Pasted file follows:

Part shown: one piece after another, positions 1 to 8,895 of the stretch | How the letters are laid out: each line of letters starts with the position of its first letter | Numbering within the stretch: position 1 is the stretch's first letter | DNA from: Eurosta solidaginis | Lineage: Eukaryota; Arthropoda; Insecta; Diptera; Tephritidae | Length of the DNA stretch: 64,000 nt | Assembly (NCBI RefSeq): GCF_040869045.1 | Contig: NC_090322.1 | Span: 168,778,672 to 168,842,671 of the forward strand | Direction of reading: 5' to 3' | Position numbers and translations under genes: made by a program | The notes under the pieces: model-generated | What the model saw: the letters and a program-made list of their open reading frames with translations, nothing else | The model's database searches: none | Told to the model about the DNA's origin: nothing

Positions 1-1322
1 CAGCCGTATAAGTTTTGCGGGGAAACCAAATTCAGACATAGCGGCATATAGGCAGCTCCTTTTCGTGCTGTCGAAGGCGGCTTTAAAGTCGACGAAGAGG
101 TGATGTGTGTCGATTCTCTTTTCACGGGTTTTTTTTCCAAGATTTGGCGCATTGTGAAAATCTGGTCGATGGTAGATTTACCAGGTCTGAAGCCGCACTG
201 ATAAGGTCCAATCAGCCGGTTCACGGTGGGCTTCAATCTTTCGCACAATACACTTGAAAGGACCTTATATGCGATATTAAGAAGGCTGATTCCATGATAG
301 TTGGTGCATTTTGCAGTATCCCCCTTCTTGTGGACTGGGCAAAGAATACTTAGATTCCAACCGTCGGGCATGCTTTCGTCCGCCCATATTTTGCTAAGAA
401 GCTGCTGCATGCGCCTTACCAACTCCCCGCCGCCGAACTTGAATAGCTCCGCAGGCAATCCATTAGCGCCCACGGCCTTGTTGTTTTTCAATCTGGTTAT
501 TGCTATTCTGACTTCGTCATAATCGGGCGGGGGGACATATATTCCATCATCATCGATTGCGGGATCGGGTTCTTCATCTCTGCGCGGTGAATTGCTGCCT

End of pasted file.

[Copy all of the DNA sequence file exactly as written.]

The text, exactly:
Part shown: one piece after another, positions 1 to 8,895 of the stretch | How the letters are laid out: each line of letters starts with the position of its first letter | Numbering within the stretch: position 1 is the stretch's first letter | DNA from: Eurosta solidaginis | Lineage: Eukaryota; Arthropoda; Insecta; Diptera; Tephritidae | Length of the DNA stretch: 64,000 nt | Assembly (NCBI RefSeq): GCF_040869045.1 | Contig: NC_090322.1 | Span: 168,778,672 to 168,842,671 of the forward strand | Direction of reading: 5' to 3' | Position numbers and translations under genes: made by a program | The notes under the pieces: model-generated | What the model saw: the letters and a program-made list of their open reading frames with translations, nothing else | The model's database searches: none | Told to the model about the DNA's origin: nothing

Positions 1-1322
1 CAGCCGTATAAGTTTTGCGGGGAAACCAAATTCAGACATAGCGGCATATAGGCAGCTCCTTTTCGTGCTGTCGAAGGCGGCTTTAAAGTCGACGAAGAGG
101 TGATGTGTGTCGATTCTCTTTTCACGGGTTTTTTTTCCAAGATTTGGCGCATTGTGAAAATCTGGTCGATGGTAGATTTACCAGGTCTGAAGCCGCACTG
201 ATAAGGTCCAATCAGCCGGTTCACGGTGGGCTTCAATCTTTCGCACAATACACTTGAAAGGACCTTATATGCGATATTAAGAAGGCTGATTCCATGATAG
301 TTGGTGCATTTTGCAGTATCCCCCTTCTTGTGGACTGGGCAAAGAATACTTAGATTCCAACCGTCGGGCATGCTTTCGTCCGCCCATATTTTGCTAAGAA
401 GCTGCTGCATGCGCCTTACCAACTCCCCGCCGCCGAACTTGAATAGCTCCGCAGGCAATCCATTAGCGCCCACGGCCTTGTTGTTTTTCAATCTGGTTAT
501 TGCTATTCTGACTTCGTCATAATCGGGCGGGGGGACATATATTCCATCATCATCGATTGCGGGATCGGGTTCTTCATCTCTGCGCGGTGAATTGCTGCCT